Detroit: Where Dreams Come to Die

* I’m back in action after a week off.  What did I do?  What didn’t I do, dear readers?

I started my vacation by spending an hour and a half bludgeoning a dull shovel against a frickin’ glacier to extricate my friend from the iced-over snow drifts that encased her car.

Then I pondered leaving the city for home, only to hear of a 100-car pileup on I-94.  It claimed the life of a 31-year-old Chicago man.  And then it hit me.  I’m a 31-year-old Chicago man. 

dark_knight_ver7So I didn’t make it home until Monday.  Once there, it was typical fun with family and friends.  I got some awesome gifts, including the two best movies of the year on DVD (“Wall-E” and “The Dark Knight”).  I also got the incredibly funny documentary “The King of Kong.”  And I got an Indiana Jones whip… which is awesome.

I gave my parents a garage door opener (theirs has been broken since June).  I gave my sister an iPod.  Three siblings teamed to give our youngest brother some ridiculously expensive recording device.  I gave my brother and his wife lots of little things and gift cards.

During the last week, I ate roughly 12 times my body weight.  Seriously, I feel bloated, like I’ve been straining krill through my baleen.  I will attempt to hit the treadmill today.  And I will hate it.

Yesterday, I gathered with my family and we watched the Detroit Lions complete the worst season an NFL franchise can possibly pull off.  No one has ever managed to lose every single game over a 16-game season… until now.  I sprang for some decorations, grabbed some paper bags from a local supermarket, and we celebrated the demise of our favorite team.


(If you don’t care about football, just skip to the next asterisk.)

I started collecting football cards in 1989.  I was 12.  I needed a favorite team, but I had a hard time settling on one.  Then Barry Sanders came rushing into my life.  He moved like a tornado through a Jell-O field.  I was mesmerized.  I couldn’t wait until next Sunday, when I’d see him twist and turn through an army of determined tacklers, breaking ankles and racing for the end zone.  My dad took me to see games.  We were there when he became only the third man to break the 2,000 yard barrier in one season.  It was the greatest sports moment in my life.  And I even witnessed that rarest of events – a Lion playoff victory.

Me, moments after the final gun.

Me, moments after the final gun.

But that would be the only one in my entire life.  Thirty-one years.  One playoff win.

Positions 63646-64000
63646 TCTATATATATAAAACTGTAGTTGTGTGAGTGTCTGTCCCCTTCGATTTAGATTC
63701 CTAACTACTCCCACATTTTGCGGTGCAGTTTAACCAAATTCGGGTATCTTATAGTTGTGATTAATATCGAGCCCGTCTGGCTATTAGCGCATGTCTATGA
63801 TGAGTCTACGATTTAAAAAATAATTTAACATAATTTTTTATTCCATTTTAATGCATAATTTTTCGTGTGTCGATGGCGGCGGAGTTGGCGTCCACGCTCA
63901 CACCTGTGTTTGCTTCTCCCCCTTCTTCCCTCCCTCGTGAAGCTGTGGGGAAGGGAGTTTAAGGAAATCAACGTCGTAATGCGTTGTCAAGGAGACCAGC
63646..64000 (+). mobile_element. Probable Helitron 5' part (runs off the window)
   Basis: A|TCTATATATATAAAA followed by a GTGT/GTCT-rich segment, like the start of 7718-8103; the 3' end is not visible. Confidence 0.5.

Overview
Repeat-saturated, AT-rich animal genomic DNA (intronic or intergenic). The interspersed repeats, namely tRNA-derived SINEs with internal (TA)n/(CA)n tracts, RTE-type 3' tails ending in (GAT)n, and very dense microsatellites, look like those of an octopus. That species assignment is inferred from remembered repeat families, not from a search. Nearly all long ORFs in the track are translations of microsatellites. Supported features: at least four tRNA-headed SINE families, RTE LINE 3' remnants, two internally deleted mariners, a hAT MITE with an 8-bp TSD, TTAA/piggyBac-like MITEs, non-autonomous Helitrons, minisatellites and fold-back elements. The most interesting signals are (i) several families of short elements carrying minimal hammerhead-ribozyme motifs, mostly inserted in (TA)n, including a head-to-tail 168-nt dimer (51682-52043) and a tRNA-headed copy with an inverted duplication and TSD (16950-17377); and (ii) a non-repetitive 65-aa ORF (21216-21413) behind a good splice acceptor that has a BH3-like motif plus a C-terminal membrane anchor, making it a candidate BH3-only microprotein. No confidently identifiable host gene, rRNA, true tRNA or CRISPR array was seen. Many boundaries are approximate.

How sad is it that my memories of glory involve Scott Mitchell and Wayne Fontes?

And then Barry left.  The coaching carousel spun.  We’ve been living through an endless quarterback roulette.  And then Matt Millen stepped in and slowly suffocated any joy I ever had in watching football.  Detroit is 0-16.  It is literally impossible to be any worse.  Your grandmother could have assembled an equally competent team.

The sad thing is, despite a lifetime of inept ownership, goofball management and untalented players, I can’t completely rip myself away from them.  This is an abusive relationship.  I keep thinking the team will love me back someday.  I will probably go to my grave dreaming of two consecutive winning seasons.  Yet I have a Lions helmet in my apartment.  I willingly watch their games.  I occasionally purchase items adorned with their logo.  And what do I get for my unwavering devotion?  I get kicked square in my boy-parts.  Over and over.  Sixteen times.  And I don’t leave.  Because there’s always next year.

I’m a moron.

* After watching the Lions’ total collapse, I high-tailed it back to Chicago and zipped to the iO Theater.  Only four of Whiskey Rebellion’s nine players were there, so we had two friends join us.  It was a crazy show.  At one point, I literally ate popcorn that had been tossed on the floor.  It was that kind of night.  I invite you to join us at our next performance – Wednesday, January 7 @ 10:30 p.m. in the upstairs theater.  Tickets are $5.  It will be worth it.

* This is the 30th anniversary of the “Star Wars Holiday Special,” a chunk of television so bad, it will eat your soul.  You couldn’t make a worse television show if you tried.  This is just a little taste.  And it will probably make you sterile.  Don’t say I didn’t warn you.  (Yes, that’s Bea Arthur.)

* This article suggests the reasons a woman should never say “I love you” first.  Better never to say it, so you’re always left wondering.

* Cash-strapped states are selling anything and everything that’s not bolted down.  If anybody’s interested, I can get you a governor on the cheap.  He may not look like much, but he’d make a fine doorstop.

* Tell the truth.  When you heard that a guy shot some other guy for talking in the movie theater, you cheered a little inside, didn’t you?

* Cool idea in New York: “Good Riddance Day,” where you shove all your unpleasant memories from the past year in an industrial paper shredder.  If I shredded all my unpleasant memories, it would look like a man shoving all the world’s phone books into a spinning helicopter blade.

* And finally, here’s one of two enduring memories of the Detroit Lions 2008 season.  (The first is Dan Orlovsky running out of the end zone.)  This is a news conference where coach Rod Marinelli is asked about his son-in-law, the defensive coordinator.

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